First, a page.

China has launched plans to create a constellation of 36 LEO satellites to collect data for forecasting and monitoring natural disasters. The new project is led by Tianjin Satcom Geohe Technologies Co., Ltd. Its President Guo Jianqiang told China Daily that the first satellite of the constellation will be launched and put into operation in June 2022. The last satellites will be launched by May 2023.
China is not the only country using satellites to prevent natural disasters. Currently, 61 satellites from all over the world are involved in the international disaster prevention project. This network operates 24 hours a day, seven days a week, ensuring that no disaster goes unnoticed or unaccounted for.
The European Space Agency also uses satellites to observe cyclones, earthquakes, fires, volcanic eruptions and floods.
Jianqiang added that China’s new satellite network will also provide high-resolution imagery to help experts detect and analyze millimeter-level geological deformations. This will help to better assess and predict “geological disasters such as landslides, precipitation and collapse”.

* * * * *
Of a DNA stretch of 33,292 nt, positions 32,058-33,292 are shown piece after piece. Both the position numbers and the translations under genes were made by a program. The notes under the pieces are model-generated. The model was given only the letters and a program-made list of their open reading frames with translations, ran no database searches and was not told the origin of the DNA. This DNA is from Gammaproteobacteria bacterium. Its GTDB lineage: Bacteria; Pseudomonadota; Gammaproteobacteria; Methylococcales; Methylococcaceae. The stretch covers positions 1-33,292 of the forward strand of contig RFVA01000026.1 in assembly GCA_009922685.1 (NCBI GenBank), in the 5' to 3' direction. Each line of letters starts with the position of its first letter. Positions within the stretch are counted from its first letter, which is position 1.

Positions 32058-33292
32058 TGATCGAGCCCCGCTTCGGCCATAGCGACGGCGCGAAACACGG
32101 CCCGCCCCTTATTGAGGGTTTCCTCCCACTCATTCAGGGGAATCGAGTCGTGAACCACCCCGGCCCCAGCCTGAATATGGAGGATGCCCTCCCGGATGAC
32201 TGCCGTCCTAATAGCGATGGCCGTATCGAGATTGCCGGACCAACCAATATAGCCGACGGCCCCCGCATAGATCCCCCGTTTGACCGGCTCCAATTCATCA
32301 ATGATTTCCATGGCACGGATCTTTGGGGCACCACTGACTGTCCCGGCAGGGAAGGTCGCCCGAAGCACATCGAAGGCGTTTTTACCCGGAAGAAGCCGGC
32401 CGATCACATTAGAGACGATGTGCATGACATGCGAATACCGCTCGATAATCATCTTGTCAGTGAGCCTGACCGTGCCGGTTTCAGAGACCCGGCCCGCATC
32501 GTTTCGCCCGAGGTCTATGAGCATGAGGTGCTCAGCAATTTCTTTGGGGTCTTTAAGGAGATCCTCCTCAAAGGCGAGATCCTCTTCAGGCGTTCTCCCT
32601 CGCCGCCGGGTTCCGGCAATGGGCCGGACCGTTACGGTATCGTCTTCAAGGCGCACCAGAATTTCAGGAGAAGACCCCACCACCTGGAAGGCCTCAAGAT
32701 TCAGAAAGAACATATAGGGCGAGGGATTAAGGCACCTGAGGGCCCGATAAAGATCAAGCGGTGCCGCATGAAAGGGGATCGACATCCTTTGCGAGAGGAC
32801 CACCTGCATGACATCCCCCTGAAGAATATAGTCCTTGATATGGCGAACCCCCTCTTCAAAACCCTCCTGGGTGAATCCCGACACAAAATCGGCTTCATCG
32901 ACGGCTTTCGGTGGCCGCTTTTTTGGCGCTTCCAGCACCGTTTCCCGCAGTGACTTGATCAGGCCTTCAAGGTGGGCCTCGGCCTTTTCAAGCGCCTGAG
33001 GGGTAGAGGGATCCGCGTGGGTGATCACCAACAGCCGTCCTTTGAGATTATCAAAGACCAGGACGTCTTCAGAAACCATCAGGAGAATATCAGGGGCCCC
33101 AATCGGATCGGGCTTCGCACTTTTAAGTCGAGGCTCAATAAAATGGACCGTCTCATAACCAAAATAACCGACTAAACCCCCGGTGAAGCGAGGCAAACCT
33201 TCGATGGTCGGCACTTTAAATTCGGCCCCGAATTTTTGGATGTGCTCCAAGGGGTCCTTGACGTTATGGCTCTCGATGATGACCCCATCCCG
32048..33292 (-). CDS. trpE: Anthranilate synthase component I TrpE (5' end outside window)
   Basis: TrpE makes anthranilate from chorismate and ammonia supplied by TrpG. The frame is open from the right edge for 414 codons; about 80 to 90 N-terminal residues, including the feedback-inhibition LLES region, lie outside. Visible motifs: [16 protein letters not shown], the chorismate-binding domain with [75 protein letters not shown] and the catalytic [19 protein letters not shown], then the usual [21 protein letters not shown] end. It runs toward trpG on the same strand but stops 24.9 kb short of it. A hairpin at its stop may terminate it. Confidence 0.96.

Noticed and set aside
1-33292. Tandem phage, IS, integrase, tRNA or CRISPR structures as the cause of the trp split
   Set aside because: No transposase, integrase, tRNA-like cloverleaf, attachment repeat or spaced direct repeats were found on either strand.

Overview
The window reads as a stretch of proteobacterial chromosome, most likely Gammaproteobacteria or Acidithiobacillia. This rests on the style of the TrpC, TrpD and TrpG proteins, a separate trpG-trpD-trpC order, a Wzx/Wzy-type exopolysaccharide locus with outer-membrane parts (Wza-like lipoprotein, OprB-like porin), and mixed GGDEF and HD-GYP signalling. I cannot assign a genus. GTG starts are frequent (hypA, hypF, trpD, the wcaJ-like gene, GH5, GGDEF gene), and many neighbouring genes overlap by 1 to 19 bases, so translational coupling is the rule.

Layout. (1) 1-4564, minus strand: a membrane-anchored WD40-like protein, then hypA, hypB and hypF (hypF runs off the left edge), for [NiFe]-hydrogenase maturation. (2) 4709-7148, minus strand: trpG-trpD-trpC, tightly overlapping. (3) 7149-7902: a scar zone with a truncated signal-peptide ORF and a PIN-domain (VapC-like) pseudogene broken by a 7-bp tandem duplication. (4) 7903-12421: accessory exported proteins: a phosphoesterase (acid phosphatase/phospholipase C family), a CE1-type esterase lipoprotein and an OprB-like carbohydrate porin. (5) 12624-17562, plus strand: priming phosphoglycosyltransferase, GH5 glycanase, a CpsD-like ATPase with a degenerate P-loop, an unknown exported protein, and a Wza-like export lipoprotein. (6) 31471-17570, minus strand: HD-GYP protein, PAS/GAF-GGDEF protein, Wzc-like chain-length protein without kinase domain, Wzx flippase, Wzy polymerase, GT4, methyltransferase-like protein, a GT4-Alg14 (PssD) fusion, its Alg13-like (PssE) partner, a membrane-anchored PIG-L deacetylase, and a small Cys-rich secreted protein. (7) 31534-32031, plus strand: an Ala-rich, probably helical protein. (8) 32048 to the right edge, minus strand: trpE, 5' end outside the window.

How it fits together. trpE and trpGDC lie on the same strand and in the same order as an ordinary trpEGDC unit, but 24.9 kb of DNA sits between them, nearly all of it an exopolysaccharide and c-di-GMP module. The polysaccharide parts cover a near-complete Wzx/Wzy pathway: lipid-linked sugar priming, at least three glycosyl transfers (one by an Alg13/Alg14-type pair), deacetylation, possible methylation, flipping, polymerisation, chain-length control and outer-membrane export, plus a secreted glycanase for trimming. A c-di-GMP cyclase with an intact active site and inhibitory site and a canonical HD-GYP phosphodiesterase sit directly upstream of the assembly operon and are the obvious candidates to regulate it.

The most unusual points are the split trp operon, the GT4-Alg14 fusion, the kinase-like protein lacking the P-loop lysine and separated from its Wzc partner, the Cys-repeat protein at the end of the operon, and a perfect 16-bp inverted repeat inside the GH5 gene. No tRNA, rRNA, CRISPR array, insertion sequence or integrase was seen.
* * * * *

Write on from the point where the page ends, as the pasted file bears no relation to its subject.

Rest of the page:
The official added that the satellite data “combined with geological exploration and monitoring data from ground-based sensors” will increase “the accuracy and timeliness of disaster predictions.” As a result, the government and citizens will have more time to prepare for such events.
Last April, China also began work on a giant constellation of 13,000 Internet satellites. It is reported that they will operate in different frequency bands.